Originally Posted by vidarr
Hey all! I've bought the Kobo Touch a few days ago and I'm loving it, so far with 100 books, having read some of them, the device is working great.
Now, something I noticed is that the search function gets annoyingly slow depending on how many books there are in the machine. So, is it worth it to buy a SD for the Kobo? If I put like 300 books, will the search function become even slower than what it already is? If the answer is yes, whats the ideal size of the SD?
They say you can put 30k books on it with 32GB SD but if the search gets slower and slower...
And btw, what is the ideal number of books one could have without having the apparel being painfully slow?
Thanks a lot!
I don't notice that much slowness with 2000 books on a uSD card compared to having 100 books in the main storage. I'm using a 16GB Sandisk card which was selected for having the best 4K block read/write speed of my collection of uSD cards.
The newer firmware does not store images for every epub which was an issue on the earlier firmware where the internal storage could fill up long before your SD card did. Now, a directory called koboExtStorage will be created on the uSD card to store dictionaries, images and kepubs when needed.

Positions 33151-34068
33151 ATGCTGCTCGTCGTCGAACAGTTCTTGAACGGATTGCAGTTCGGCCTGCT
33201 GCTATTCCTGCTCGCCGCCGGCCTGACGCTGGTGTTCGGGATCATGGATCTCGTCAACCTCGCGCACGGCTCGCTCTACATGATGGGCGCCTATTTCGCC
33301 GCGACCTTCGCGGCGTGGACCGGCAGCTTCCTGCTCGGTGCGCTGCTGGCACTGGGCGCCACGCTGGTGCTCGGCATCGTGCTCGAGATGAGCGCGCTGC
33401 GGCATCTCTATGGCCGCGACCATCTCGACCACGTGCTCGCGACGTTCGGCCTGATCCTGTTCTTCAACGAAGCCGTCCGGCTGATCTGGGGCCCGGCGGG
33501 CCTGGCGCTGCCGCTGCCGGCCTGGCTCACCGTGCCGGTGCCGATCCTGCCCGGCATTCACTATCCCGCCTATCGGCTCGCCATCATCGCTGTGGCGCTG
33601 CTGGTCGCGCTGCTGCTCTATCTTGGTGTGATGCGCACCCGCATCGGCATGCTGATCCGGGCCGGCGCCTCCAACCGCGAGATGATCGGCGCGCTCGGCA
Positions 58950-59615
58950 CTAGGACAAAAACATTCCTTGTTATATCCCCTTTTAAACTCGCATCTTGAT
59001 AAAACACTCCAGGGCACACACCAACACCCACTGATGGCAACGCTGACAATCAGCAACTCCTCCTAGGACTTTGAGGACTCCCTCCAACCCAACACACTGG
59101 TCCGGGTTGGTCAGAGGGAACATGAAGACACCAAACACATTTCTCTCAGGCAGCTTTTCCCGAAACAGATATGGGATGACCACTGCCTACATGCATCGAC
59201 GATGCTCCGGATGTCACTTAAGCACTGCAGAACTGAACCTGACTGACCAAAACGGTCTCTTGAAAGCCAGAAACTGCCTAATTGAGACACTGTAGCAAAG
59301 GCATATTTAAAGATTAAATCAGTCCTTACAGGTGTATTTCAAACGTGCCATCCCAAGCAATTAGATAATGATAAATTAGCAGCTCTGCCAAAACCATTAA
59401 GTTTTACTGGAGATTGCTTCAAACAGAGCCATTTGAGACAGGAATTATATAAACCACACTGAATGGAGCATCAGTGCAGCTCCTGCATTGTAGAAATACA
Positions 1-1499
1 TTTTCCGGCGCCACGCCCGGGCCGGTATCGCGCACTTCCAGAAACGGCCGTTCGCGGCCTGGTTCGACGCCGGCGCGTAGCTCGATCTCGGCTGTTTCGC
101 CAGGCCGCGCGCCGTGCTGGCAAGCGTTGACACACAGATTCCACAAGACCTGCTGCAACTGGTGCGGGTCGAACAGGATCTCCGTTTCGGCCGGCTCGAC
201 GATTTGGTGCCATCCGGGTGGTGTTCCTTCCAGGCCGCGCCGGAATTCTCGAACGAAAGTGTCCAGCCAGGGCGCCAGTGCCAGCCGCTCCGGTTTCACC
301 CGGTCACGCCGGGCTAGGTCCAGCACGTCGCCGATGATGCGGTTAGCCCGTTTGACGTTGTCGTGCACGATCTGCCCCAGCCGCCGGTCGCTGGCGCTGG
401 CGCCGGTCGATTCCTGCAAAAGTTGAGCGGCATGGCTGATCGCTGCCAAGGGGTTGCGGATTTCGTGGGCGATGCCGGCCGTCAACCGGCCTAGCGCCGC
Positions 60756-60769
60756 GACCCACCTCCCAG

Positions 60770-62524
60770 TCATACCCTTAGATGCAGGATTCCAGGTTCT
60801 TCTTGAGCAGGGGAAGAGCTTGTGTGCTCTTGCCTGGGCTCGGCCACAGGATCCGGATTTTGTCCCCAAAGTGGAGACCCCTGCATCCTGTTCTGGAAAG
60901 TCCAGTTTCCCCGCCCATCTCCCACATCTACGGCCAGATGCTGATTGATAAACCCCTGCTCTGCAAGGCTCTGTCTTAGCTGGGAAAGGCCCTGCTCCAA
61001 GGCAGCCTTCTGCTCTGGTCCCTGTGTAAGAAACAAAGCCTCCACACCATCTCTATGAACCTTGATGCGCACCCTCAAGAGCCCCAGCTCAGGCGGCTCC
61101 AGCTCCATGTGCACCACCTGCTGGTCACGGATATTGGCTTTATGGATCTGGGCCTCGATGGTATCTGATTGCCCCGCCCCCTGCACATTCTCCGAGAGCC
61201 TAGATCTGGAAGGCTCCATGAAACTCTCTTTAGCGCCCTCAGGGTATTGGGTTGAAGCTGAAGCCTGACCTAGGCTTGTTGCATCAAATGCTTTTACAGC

After finding that I was running out of storage on my older Kobos, I started keeping all my sideloaded books on the external card. This also makes it much easier if my Kobo ever gets damaged to simply swap the card into a new unit. It's also handy when I am playing with new firmware since I don't need to copy all the books back to the internal storage after a factory reset. Or when I purchased a Glo and moved the card from the Touch to the Glo before giving the Touch to my daughter.
I did find a small effect on the battery life using the uSD card but I haven't seen any effects on battery life due to the number of books on the card. I have heard of mal-formed books causing issues but my habit of running most epubs through Sigil to check the epub have allowed me to avoid those issues.
[Rant warning -- Next paragraph can be skipped]
One rather surprising (to me) issue is the number of times that I have purchased an epub and found the creators of the epub have simply used an automated tool to convert another format to epub and then not done their due diligence in cleaning up the code. Rather odd since there are tools that will let you check an epub for standards compliance. EpubCheck is likely the best of the available tools while the Flight Crew epub validator used by Sigil is not that far behind. When a site such as SmashWords has an automated procedure to inform you that a submitted book is not in conformance with the epub specification, having a commercial site failing to check their ebooks is risible. Would they publish a book without having it proofread?